The Mediterranean is one of the major biodiversity hotspots of the world. It has been identified as the “core” of the speciation process for many groups of organisms. It hosts an impressive number of species, many of which are classified as endangered taxa. Climate change in such a diverse context could heavily influence community composition, reducing ecosystems resistance and resilience. This study aims at depicting the distribution of nine orchid species in the island of Sardinia (Italy), and at forecasting their future distribution in consequence of climate change. The models were produced by following an “ensemble” approach. We analysed present and future (2070) niche for the nine species, using Land Use and Soil Type, as well as 8 bioclimatic variables as predictors, selected because of their influence on the fitness of these orchids. Climate change in the next years, at Mediterranean latitudes, is predicted to results mainly in an increase of temperature and a decrease of precipitation. In 2070, the general trend for almost all modelled taxa is the widening of the suitable areas. However, not always the newly gained areas have high probability of presence. A correct interpretation of environmental changes is needed for developing effective conservation strategies.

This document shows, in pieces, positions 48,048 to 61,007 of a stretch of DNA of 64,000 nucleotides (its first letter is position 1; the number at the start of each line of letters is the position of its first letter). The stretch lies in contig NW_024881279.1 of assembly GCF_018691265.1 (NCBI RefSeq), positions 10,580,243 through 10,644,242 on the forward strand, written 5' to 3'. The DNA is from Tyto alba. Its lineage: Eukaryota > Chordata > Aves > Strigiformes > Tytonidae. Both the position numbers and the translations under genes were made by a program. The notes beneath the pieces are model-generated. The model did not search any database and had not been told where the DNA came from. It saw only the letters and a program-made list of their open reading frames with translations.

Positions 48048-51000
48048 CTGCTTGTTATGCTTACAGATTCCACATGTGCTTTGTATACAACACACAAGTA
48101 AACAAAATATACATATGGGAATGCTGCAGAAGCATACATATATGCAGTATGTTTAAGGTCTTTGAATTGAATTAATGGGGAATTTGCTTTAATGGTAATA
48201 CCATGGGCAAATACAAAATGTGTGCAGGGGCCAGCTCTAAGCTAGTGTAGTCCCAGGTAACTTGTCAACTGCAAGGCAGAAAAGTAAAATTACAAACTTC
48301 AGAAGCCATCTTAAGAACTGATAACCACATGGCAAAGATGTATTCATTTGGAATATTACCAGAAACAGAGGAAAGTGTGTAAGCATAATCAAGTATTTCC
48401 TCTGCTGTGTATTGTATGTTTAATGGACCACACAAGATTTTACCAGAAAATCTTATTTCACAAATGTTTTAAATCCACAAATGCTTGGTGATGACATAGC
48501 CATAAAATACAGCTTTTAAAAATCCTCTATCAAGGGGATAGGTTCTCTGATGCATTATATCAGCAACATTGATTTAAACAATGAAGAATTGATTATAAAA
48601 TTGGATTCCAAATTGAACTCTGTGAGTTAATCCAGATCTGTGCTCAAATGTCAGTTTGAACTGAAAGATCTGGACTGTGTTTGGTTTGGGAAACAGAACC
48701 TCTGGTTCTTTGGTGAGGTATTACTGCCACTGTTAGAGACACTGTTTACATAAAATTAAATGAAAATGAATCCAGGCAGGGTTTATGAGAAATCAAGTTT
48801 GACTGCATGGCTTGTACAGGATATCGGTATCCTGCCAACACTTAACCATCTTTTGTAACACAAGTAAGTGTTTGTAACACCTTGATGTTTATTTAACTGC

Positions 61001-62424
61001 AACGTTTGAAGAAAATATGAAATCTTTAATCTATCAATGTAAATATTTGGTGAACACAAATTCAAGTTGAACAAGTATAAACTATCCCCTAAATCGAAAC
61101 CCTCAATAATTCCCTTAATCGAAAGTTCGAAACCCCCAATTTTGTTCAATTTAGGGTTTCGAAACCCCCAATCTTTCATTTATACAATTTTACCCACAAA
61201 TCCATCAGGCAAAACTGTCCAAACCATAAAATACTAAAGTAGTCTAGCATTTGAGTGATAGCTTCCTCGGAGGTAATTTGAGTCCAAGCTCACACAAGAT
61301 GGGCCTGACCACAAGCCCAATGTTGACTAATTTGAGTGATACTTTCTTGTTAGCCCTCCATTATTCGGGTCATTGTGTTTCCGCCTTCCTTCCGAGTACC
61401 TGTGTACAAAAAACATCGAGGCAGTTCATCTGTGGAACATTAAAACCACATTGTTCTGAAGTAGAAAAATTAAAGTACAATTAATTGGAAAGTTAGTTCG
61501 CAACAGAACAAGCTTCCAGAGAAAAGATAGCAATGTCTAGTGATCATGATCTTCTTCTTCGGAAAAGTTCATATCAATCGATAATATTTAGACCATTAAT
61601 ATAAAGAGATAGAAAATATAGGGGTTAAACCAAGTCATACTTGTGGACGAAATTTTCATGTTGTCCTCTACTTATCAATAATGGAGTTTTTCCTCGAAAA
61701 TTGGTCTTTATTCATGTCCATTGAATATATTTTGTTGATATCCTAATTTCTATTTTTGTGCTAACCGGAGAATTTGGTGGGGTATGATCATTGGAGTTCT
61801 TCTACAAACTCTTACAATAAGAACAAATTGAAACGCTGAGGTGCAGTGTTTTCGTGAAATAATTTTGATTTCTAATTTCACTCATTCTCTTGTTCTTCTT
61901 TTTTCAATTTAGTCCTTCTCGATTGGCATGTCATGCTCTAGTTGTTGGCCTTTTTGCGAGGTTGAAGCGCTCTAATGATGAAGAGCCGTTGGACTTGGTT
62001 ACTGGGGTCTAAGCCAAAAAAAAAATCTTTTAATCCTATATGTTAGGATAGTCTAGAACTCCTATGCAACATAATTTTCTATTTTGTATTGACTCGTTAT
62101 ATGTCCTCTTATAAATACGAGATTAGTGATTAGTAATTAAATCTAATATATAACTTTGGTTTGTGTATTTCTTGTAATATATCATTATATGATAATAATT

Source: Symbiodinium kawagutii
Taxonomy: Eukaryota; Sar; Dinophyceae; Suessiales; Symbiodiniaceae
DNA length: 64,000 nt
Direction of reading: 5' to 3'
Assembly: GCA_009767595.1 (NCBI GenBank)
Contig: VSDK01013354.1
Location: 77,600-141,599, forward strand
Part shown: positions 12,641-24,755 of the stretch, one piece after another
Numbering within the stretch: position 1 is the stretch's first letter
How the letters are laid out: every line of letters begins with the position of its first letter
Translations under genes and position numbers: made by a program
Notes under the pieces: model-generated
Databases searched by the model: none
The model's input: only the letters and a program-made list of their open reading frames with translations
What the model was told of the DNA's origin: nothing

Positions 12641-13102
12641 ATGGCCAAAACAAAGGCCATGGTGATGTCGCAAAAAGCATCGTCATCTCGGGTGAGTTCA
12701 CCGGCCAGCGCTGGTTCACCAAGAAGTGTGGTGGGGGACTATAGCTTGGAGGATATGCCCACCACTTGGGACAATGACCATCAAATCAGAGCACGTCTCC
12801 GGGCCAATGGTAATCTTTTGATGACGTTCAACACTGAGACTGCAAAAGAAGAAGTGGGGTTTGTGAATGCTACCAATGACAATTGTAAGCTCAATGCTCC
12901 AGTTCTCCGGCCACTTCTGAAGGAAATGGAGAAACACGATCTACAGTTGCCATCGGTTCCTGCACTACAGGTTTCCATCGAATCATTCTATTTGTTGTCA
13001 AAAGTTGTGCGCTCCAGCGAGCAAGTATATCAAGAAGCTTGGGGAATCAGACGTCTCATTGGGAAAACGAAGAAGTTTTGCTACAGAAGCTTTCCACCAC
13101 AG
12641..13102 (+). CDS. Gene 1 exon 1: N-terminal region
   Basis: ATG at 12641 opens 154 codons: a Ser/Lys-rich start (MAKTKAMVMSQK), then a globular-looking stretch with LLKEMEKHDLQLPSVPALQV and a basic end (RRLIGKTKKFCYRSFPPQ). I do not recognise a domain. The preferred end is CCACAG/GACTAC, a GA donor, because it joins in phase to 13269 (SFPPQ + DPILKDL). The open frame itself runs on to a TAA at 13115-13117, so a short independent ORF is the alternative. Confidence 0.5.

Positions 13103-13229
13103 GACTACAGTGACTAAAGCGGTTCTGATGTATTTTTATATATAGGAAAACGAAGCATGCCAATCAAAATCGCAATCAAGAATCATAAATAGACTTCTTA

Open access

Background: The study assessed a spectrum of previously published in-house fluorescence in-situ hybridization (FISH) probes in a combined approach regarding their diagnostic performance with incubated blood culture materials.